Tue | Dec 12, 2017

Act now! PAJ urges government to dust off ATI report and improve the law

Published:Wednesday | August 16, 2017 | 10:16 AM
President of the Press Association of Jamaica, Dionne Jackson Miller. – File

President of the Press Association of Jamaica (PAJ) Dionne Jackson Miller has charged that it is high time that government heeds the many calls for the long-promised amendments to the Access to Information (ATI) Act to be brought to Parliament, something that has been promised by successive administrations now for years.

“The Access to Information Act 2002 was a landmark statute, advancing as it did the aims of transparency and accountability in democratic government,” said Jackson Miller.

She noted that the Act gives any Jamaican a right to ask for government documents in which they have an interest, and subject to some exceptions, provides a regime which is supposed to ensure access to those documents.

“Government air quality reports, public health reports on water parks, cell phone bills of cabinet ministers and travel itineraries of prime ministers can be, and have been requested, and provided. But personal records held by government can also be requested by the individuals involved.

“The Act has been a powerful tool empowering members of the public seeking to hold government to account. But the law is not perfect, of course. Legislation rarely is, especially laws that introduce a completely new regime, which the ATI Act did.  This is why new laws often contain a provision for them to be reviewed within a certain period of time,” added Jackson Miller.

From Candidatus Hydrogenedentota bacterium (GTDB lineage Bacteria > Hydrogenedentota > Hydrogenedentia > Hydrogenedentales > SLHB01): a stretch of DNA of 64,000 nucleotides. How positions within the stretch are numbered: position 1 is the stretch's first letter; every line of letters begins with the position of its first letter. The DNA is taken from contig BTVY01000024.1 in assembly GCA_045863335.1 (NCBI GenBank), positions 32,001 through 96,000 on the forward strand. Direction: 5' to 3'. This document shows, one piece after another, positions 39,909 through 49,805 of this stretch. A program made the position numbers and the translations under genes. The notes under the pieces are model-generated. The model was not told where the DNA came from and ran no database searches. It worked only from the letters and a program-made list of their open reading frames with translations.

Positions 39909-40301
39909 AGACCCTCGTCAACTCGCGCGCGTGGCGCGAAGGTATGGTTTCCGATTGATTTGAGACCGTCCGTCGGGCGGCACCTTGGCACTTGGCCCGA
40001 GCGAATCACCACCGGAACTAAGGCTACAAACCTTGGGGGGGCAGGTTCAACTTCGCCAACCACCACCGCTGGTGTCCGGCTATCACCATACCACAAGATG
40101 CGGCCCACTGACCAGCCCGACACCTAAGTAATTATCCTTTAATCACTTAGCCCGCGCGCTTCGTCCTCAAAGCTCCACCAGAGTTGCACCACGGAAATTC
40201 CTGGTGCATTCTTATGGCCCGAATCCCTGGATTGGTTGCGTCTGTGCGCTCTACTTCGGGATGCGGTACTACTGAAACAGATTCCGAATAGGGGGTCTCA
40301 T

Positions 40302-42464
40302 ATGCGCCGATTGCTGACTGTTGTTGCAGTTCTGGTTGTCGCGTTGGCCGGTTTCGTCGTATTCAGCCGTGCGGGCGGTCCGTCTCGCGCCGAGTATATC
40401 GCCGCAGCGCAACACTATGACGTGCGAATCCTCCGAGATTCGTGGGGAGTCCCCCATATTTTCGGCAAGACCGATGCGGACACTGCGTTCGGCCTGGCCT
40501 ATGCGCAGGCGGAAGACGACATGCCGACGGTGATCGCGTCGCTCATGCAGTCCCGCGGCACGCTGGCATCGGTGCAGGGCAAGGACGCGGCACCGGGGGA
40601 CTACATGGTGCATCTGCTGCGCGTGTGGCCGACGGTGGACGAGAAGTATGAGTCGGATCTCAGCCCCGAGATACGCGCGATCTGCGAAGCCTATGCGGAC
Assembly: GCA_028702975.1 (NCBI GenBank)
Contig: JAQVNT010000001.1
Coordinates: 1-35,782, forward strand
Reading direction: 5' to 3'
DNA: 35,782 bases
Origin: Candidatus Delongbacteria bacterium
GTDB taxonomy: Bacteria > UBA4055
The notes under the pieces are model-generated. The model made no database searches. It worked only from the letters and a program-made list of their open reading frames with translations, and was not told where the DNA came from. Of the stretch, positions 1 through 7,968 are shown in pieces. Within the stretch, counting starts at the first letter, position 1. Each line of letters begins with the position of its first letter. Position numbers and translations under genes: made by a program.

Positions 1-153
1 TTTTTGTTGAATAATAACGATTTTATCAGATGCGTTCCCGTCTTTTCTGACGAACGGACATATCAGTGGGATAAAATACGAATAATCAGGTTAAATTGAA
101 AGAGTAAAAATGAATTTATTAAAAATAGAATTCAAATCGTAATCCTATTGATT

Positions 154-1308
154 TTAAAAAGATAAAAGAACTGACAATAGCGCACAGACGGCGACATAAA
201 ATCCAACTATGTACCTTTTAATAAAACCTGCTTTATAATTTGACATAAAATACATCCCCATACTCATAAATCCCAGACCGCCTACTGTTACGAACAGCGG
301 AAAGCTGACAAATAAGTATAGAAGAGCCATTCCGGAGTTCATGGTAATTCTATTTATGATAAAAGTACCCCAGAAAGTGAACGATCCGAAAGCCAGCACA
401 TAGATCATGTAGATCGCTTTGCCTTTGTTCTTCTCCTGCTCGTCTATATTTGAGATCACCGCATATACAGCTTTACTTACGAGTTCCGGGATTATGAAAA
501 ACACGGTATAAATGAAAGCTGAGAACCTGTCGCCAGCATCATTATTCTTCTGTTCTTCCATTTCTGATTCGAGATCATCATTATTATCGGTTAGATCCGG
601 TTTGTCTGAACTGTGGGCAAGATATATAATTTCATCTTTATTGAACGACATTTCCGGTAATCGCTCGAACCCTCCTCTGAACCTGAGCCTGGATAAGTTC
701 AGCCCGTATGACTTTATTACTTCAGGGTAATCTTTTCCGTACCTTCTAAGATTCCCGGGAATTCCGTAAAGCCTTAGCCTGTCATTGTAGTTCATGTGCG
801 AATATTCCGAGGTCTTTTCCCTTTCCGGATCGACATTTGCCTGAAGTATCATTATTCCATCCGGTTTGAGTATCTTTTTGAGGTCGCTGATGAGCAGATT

She noted that Section 38 of the ATI Act states that it “shall be reviewed from time to time by committee of both Houses of Parliament” and went on to state that “The first such review shall be conducted not later than two years after the appointed day.”

Jackson Miller further noted that a review did take place, albeit late.

“The Act came into effect in 2004. It was not until 2008, however, that both Houses of Parliament passed resolutions calling for the establishment of a Joint Select Committee to examine the Act and make recommendations arising from the review.

The PAJ president argued that the joint committee made some important recommendations even though it could have gone further to improve the Act even more.

“Nevertheless, enactment of those initial recommendations would give us a much better system than we now have.

 The Press Association of Jamaica has, on several occasions, urged the government to take these promised amendments to Parliament.

“We are now renewing that call. We're not waiting for a special day, week or month to follow up this issue,” said Jackson Miller.